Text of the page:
This week’s recommended read is a real treat: a Slate article by Ian Leslie June about the value of ambivalence.
This article really spoke to me, as I’m someone who often finds myself saying “I’m not sure, I appreciate both sides of the argument”. And, for those occasions, I’m tempted to print out this paragraph on index cards to hand out to people who don’t appreciate that response (perhaps a long with a set that just read: “It’s a lot more complicated that that”, for people who doggedly press a single side of a debate without appreciating their opposition):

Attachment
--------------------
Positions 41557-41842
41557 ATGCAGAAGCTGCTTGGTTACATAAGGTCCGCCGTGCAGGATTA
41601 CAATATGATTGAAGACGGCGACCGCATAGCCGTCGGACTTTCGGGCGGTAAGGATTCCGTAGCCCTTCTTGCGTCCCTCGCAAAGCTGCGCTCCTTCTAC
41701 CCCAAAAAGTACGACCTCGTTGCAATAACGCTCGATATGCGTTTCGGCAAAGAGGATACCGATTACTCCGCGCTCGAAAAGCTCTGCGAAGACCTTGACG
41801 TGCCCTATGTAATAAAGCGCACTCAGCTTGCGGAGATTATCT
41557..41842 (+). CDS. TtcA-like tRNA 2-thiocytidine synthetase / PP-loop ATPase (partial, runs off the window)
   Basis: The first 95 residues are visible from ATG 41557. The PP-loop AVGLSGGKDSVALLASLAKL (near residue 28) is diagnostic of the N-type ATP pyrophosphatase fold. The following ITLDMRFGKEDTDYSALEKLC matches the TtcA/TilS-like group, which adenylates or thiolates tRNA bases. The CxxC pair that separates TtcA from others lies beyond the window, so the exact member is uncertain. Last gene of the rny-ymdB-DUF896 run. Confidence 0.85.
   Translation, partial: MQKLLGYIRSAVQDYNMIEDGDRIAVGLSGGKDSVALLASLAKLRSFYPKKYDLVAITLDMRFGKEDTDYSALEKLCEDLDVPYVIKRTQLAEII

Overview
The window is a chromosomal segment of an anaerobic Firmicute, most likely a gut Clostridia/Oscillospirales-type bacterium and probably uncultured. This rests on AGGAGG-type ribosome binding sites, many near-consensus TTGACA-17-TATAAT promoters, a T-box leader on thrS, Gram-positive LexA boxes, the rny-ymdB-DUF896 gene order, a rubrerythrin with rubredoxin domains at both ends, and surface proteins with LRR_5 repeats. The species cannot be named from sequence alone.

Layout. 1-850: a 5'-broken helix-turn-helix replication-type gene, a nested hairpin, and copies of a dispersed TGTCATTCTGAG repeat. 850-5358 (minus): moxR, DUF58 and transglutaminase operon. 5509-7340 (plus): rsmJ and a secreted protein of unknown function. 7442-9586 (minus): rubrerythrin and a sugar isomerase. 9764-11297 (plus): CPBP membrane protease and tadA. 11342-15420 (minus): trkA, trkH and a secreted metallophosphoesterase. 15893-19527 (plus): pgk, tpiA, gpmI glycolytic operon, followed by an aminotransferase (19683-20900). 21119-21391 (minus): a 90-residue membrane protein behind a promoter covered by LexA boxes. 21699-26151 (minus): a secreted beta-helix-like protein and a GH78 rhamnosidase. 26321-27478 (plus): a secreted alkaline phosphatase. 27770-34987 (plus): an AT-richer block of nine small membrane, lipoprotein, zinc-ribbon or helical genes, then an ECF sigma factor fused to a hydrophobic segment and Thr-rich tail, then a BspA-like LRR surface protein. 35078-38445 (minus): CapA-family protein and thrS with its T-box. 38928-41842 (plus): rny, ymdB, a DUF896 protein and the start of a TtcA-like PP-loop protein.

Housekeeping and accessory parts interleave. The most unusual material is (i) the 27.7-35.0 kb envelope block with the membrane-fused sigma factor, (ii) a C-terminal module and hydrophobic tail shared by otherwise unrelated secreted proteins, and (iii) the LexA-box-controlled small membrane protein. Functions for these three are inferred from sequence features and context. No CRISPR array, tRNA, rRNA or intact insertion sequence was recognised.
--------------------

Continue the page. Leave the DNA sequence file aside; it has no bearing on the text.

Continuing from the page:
Ambivalence is not the same as indifference, with which it is often confused. Someone in an ambivalent state of mind is experiencing an excess of opinion, not an absence of it. An ambivalent person may feel very strongly about the subject at hand without reaching anything like a coherent point of view on it.
There are some other brilliant snippets in there too, including (and I’ll try not to spoil the article here) a description of a quite fascinating experiment at the University of Amsterdam’s “Uncertainty Lab” – who could resist visiting that? – and a discussion of the impact of ambivalence on political debate.
Anyway, I really enjoyed this article, and I hope you’ll read and appreciate it too.